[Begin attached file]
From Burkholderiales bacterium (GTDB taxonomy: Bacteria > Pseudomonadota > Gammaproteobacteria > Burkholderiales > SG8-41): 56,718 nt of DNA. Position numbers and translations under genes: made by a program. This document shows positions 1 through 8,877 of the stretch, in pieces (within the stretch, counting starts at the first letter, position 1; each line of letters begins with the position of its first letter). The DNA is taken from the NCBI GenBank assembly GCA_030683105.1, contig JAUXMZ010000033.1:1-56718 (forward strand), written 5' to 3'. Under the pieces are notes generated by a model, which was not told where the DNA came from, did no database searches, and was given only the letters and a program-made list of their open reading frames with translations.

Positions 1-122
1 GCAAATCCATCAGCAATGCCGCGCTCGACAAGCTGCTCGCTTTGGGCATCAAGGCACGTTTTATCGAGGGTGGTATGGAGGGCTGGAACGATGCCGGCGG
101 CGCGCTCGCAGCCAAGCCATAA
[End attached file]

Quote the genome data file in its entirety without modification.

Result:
From Burkholderiales bacterium (GTDB taxonomy: Bacteria > Pseudomonadota > Gammaproteobacteria > Burkholderiales > SG8-41): 56,718 nt of DNA. Position numbers and translations under genes: made by a program. This document shows positions 1 through 8,877 of the stretch, in pieces (within the stretch, counting starts at the first letter, position 1; each line of letters begins with the position of its first letter). The DNA is taken from the NCBI GenBank assembly GCA_030683105.1, contig JAUXMZ010000033.1:1-56718 (forward strand), written 5' to 3'. Under the pieces are notes generated by a model, which was not told where the DNA came from, did no database searches, and was given only the letters and a program-made list of their open reading frames with translations.

Positions 1-122
1 GCAAATCCATCAGCAATGCCGCGCTCGACAAGCTGCTCGCTTTGGGCATCAAGGCACGTTTTATCGAGGGTGGTATGGAGGGCTGGAACGATGCCGGCGG
101 CGCGCTCGCAGCCAAGCCATAA